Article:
Presentation on theme: "“Do you believe in global warming?” (Jane Doe, OU Sophomore, Elk City, OK) 1. to accept as true or as speaking or convey the truth 2. to have religious."— Presentation transcript:
“Do you believe in global warming?” (Jane Doe, OU Sophomore, Elk City, OK) 1. to accept as true or as speaking or convey the truth 2. to have religious faith, to believe in God 3. to think, to suppose (“I believe it’s raining”) [Oxford American Dictionary, 1979] where believe is defined as
GLOBAL WARMING A Planetary Scale issue – involving transfers of radiation between the Sun, Earth, and Space Let’s assume Earth has no atmosphere … solar radiation is absorbed by Earth’s surface (egg shell thin) and immediately returned to Space as terrestrial radiation … no heat storage occurs The Earth’s surface must have a temperature that supports this radiation balance That temperature is -18˚C (0˚F) … whereas the present global average surface air temperature is +15˚C (59˚F) The difference of +33˚C (+59˚F) is due to the NATURAL GREENHOUSE EFFECT
Circles = yearly values Black curves = decadal averaged Blue areas = uncertainty intervals Red sea level = from satellites GLOBAL WARMING
Blue Area Range of model simulations using natural forcings Red Area Range of model simulations including natural and anthropogenic forcings SIMULATED VERSUS OBSERVED TEMPERATURE (1900-2000) Black Line Decadal averages of observations
} Different Emission Scenarios SIMULATIONS FOR 2000-2100
REGIONAL CLIMATE VARIABILITY With possible exception of high latitudes (say, beyond 60˚), most of what can happen already has occurred. Global warming will be manifest regionally as changes in FREQUENCY DURATION INTENSITY SEASONALITY of regional climate phenomena with which we have familiarity ALREADY
(˚C) TEMPERATURE SIMULATIONS FOR DECADES OF 2020s and 2090s ANNUAL
PRECIPITATION SIMULATIONS FOR 2090s VERSUS 1980s + 1990s December-February June-August
FIRST IPCC (1990) SIMULATIONS JUNE-AUGUST TEMPERATURE JUNE-AUGUST PRECIPITATION FOR CO 2 DOUBLING
DISAPPEARANCE OF LAKE CHAD 1963 1973 1987 2001 From: A. Gore, An Inconvenient Truth, 2006
RAINFALL CHANGE IN SAHELIAN WEST AFRICA 1941-2005
Journal of Climate (August 15, 2006) Article: pp. 3989–4008 Detection and Attribution of Twentieth-Century Northern and Southern African Rainfall Change Martin Hoerling NOAA/Earth System Research Laboratory, Boulder, Colorado James Hurrell National Center for Atmospheric Research, Boulder, Colorado Jon Eischeid NOAA/Earth System Research Laboratory, Boulder, Colorado Adam Phillips National Center for Atmospheric Research, Boulder, Colorado ABSTRACT The spatial patterns, time history, and seasonality of African rainfall trends since 1950 are found to be deducible from the atmosphere’s response to the known variations of global sea surface temperatures (SSTs). The robustness of the oceanic impact is confirmed through the diagnosis of 80 separate 50-yr climate simulations across a suite of atmospheric general circulation models. Drying over the Sahel during boreal summer is shown to be a response to warming of the South Atlantic relative to North Atlantic SST, with the ensuing anomalous interhemispheric SST contrast favoring a more southern position of the Atlantic intertropical convergence zone. Southern African drying during austral summer is shown to be a response to Indian Ocean warming, with enhanced atmospheric convection over those warm waters driving subsidence drying over Africa. The ensemble of greenhouse-gas-forced experiments, conducted as part of the Fourth Assessment Report of the Intergovernmental Panel on Climate Change, fails to simulate the pattern or amplitude of the twentieth-century African drying, indicating that the drought conditions were likely of natural origin. For the period 2000–49, the ensemble mean of the forced experiments yields a wet signal over the Sahel and a dry signal over southern Africa. These rainfall changes are physically consistent with a projected warming of the North Atlantic Ocean compared with the South Atlantic Ocean, and a further warming of the Indian Ocean. However, considerable spread exists among the individual members of the multimodel ensemble.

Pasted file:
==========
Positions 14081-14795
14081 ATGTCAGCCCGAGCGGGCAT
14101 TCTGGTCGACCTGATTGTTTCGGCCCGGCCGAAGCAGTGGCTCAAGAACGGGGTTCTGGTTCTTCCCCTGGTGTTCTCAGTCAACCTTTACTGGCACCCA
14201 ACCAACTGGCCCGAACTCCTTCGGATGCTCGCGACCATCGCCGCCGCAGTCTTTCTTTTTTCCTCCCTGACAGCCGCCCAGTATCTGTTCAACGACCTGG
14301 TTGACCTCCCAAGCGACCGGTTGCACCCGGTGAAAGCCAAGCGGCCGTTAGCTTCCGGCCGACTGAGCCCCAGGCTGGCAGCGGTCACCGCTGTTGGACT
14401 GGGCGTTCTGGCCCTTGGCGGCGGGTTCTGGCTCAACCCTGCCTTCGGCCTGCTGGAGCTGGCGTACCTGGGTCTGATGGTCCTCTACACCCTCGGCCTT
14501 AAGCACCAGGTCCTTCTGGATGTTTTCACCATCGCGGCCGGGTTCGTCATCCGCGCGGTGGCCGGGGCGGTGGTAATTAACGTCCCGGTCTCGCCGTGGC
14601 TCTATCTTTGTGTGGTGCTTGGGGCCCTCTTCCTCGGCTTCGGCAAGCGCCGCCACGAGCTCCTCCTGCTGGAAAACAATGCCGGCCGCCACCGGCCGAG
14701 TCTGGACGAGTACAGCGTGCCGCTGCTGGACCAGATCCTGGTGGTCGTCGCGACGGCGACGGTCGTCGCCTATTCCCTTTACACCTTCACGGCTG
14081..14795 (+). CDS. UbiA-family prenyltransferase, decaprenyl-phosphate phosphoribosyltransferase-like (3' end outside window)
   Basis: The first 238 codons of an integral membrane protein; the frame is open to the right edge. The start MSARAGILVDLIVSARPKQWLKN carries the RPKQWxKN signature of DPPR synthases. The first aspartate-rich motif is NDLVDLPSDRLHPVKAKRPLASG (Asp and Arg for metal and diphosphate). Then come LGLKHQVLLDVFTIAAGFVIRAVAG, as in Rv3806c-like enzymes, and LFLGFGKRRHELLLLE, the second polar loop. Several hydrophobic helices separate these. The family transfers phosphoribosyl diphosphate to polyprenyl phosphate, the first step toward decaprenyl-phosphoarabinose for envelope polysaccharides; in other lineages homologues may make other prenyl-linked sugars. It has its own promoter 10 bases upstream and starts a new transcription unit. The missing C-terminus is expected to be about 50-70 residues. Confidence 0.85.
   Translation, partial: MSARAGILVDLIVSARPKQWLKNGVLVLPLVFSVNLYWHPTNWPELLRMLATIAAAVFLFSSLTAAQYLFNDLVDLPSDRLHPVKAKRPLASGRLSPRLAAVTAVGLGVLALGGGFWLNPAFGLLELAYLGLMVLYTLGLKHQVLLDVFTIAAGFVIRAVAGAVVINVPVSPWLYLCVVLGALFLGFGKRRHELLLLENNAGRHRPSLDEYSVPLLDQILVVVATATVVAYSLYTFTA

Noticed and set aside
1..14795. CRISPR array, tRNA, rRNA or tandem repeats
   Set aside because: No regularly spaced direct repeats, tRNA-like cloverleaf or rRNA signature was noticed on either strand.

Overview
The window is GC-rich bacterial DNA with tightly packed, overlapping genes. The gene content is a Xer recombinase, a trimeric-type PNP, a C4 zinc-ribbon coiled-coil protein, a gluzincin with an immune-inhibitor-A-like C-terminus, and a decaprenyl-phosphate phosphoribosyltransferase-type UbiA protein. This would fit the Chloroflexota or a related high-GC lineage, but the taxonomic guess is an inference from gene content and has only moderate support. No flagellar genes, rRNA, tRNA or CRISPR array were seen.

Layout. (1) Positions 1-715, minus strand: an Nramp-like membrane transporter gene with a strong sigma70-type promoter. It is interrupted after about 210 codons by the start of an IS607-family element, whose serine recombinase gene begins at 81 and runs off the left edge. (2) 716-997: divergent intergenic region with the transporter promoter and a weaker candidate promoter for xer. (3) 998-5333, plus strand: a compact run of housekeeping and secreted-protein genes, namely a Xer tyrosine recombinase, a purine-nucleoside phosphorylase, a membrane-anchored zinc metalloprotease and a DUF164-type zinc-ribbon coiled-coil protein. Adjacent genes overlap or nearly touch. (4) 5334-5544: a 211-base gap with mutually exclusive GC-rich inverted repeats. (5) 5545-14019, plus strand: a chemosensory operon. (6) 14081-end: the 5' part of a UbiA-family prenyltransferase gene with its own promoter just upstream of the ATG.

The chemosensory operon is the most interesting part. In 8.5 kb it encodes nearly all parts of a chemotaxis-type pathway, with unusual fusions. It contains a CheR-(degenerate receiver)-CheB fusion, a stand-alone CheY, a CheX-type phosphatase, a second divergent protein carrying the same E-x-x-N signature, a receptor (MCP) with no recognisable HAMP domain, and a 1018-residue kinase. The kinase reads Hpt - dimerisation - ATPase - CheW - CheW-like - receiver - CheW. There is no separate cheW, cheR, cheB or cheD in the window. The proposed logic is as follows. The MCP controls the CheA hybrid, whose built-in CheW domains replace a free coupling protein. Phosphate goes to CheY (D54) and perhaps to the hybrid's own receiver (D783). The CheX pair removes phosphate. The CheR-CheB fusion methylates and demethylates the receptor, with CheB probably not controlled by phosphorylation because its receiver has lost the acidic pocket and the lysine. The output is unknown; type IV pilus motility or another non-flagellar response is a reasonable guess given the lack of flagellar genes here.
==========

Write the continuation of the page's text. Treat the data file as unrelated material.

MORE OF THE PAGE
U.S. “ENGAGEMENT” SINCE KYOTO 1. Strong scientific contributions by individuals and groups, including by civil servants in federal agencies and university scientists receiving federal funding. 2. Manifest in recently released Fourth Assessment of IPCC … which was acknowledged by NOAA Administrator (political appointee). BUT 3. U.S. Climate Change Science Program (CCSP) produced little more than a few “Assessment Reports”. 4. On the policy, technology, alternative energy, and regulatory sides ….? 5. PEW Foundation survey identified U.S. lack of response to global warming as second reason (after Iraq War) for declining U.S. respect in World.
“Do you believe in ….?” Conservative Christianity Evolution Global Warming Stem Cell Research
“Do you believe that …?” U.S. Scientists have played their part thus far? U.S. politicians and diplomats now have important leadership roles to play … to the point of statesmanship?